The front page of the 48-page toy insert in last Sunday’s paper grabbed my attention right away. It was colorful and filled with toys — what’s not to love? The only thing that would have made it better would have been a scratch-n-sniff patch that smelled like cake.
Unfortunately, I’m a grown-up (at least that’s what it says on my driver’s license) and because of that, my fondness for Play-Doh and pogo sticks and stuffed bears (oh my) is tempered by words and images that just creep me out.
For example, it’s bad enough that real women who aren’t strippers wear 6″ stiletto heels these days, but now there are dolls that do so as well. Monster High dolls, Bratzilla dolls, Barbie, and Barbie knock-offs–none of them apparently owns a pair of comfortable shoes. The Barbie Fashionista Ultimate Closet has nary a pair of sneakers or Danskos to balance out the teeteringly high, back-pain inducing, toe-scrunching, podiatrist-seeking heels. At least give the poor dolls a foot bath to relieve their pain.
I try to accept that all the pages selling toys for girls are pink and red (colors I do enjoy) and those for boys are blue and green (also colors I enjoy)… the universe would probably come to an end if a boy drove a pink truck or a girl wore a blue gown to her birthday party. The use of adjectives used to sell the toys, however, makes me want to find out who’s in charge of writing descriptions and bring those folks into the 21st century by the scruff of their necks. The primary descriptions used for girls’ toys in the insert were: fashion, sweet, friends, princess, fairies, wedding, dizzy, magical, bouncy, mommy, and designer. The words chosen for boys’ toys are: power, transform, super hero, action, force, battle, brawling, war, super, speed, fighter, and avenger.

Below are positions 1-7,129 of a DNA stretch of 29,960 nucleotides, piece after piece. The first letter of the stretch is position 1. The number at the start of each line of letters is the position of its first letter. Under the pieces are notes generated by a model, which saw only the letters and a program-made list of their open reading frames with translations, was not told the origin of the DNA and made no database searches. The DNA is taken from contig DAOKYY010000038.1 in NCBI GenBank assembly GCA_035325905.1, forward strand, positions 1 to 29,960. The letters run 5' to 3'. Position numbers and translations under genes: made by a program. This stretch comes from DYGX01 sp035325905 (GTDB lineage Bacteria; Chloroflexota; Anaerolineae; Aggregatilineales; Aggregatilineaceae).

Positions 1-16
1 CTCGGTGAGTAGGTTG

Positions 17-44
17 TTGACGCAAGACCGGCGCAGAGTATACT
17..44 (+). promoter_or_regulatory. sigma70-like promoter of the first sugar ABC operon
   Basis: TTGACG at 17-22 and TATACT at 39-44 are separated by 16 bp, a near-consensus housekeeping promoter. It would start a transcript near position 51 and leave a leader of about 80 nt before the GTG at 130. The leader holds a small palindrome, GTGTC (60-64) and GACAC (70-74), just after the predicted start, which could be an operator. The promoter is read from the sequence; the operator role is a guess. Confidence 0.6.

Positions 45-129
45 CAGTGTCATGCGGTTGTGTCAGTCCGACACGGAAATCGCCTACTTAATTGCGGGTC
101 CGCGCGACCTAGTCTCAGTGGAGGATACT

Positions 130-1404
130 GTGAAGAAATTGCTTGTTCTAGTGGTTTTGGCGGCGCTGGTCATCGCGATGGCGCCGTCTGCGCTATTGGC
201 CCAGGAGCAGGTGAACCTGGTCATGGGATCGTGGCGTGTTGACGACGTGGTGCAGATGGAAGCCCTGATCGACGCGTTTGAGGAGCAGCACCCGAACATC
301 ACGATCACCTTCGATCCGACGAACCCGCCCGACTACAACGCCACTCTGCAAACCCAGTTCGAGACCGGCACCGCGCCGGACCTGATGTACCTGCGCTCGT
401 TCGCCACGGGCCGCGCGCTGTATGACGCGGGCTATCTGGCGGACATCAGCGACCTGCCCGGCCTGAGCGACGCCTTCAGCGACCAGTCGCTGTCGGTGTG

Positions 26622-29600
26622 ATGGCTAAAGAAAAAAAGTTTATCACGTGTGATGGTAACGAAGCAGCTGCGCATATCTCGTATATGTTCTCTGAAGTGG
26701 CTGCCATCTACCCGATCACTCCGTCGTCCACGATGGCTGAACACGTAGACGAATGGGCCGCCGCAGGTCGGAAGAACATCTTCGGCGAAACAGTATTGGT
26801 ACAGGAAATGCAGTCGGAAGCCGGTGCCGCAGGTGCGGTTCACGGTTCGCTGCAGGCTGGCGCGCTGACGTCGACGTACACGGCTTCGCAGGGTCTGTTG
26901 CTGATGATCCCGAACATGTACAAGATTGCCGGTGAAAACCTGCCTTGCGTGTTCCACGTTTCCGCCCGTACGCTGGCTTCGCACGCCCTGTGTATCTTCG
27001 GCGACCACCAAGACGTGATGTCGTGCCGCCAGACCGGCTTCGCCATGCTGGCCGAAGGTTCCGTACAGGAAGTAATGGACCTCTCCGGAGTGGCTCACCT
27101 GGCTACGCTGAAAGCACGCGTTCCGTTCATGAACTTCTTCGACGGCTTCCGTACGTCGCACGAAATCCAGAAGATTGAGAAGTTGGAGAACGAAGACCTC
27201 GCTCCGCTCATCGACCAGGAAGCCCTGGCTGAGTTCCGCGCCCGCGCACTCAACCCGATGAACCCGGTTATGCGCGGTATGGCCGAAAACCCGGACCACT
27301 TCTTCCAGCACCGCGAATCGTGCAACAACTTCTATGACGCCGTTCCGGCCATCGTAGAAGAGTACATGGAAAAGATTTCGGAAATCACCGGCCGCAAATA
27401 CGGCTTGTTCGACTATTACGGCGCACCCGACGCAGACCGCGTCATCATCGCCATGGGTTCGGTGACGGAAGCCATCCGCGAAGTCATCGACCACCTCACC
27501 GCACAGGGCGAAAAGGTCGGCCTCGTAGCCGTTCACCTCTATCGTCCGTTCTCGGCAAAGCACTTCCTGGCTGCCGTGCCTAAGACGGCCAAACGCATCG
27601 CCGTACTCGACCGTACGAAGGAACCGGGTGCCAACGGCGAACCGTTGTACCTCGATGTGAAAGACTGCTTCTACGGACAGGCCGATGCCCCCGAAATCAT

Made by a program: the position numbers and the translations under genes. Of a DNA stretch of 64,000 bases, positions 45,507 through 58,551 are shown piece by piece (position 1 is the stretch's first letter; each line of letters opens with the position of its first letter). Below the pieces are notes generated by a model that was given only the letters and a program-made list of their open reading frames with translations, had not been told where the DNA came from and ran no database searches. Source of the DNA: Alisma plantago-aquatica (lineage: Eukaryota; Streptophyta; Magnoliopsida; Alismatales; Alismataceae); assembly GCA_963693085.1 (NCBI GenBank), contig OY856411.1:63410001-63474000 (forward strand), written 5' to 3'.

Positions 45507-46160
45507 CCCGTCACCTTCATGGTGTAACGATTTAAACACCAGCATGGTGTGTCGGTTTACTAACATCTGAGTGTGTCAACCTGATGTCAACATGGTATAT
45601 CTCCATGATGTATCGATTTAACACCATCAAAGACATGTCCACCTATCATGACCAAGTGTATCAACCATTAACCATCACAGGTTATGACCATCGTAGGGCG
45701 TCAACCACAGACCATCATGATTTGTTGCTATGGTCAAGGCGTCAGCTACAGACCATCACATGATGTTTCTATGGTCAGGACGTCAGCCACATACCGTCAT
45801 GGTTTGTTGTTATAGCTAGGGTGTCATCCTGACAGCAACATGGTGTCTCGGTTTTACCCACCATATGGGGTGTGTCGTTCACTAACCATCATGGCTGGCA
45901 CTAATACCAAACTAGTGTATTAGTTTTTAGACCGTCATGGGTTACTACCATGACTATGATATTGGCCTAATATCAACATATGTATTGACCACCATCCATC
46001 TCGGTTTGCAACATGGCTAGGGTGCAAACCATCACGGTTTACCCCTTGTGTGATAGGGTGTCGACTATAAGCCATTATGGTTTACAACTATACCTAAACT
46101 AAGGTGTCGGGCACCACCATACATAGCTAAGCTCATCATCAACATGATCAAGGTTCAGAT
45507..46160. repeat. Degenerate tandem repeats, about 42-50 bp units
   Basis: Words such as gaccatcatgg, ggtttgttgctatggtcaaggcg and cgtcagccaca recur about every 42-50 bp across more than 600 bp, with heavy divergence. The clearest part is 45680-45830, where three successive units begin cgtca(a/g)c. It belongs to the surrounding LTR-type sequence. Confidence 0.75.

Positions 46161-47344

I don’t need convincing the girls and boys are different at a brain, hormone, gene and, well, let’s face it, everything level. But really, why can’t a few girls toys be described as powerful, active or heroes? And why can’t boys’ trucks be called magical, bouncy or sweet? And let’s just get rid of the words dizzy, wedding, war, and avenger, why don’t we? At least for kids under 110.
It’s time girls stopped believing in fairy tales and started believing in their own power. And boys shouldn’t be pushed into believing their natural tendency for competitiveness means they have to grow up war-crazed. How about a UN diplomat doll who negotiates world piece while wearing comfortable shoes and driving an environmentally friendly car that transforms into a “gun” that shoots Nerf peace symbols that can be traded online for food for homeless animals? I’d buy that. Well, I would if were made in the U.S. and not sold at a big box store.
At the very least, let’s get the dolls some shoes they can walk around in.
Comments on: "Don’t Toy with Me!" (2)
You crack me up as always. My quest this year is to see what I can find made in the USA. Even our groceries come from abroad. World peace or pieces? I just need some good socks please.
Fortunately, we have a Holiday Market featuring local artisans, many of whom not only make clothing, but weave their own wool (including some from dog hair). So if you’re in the market for tie dye socks made in the USA from dog hair, just let me know!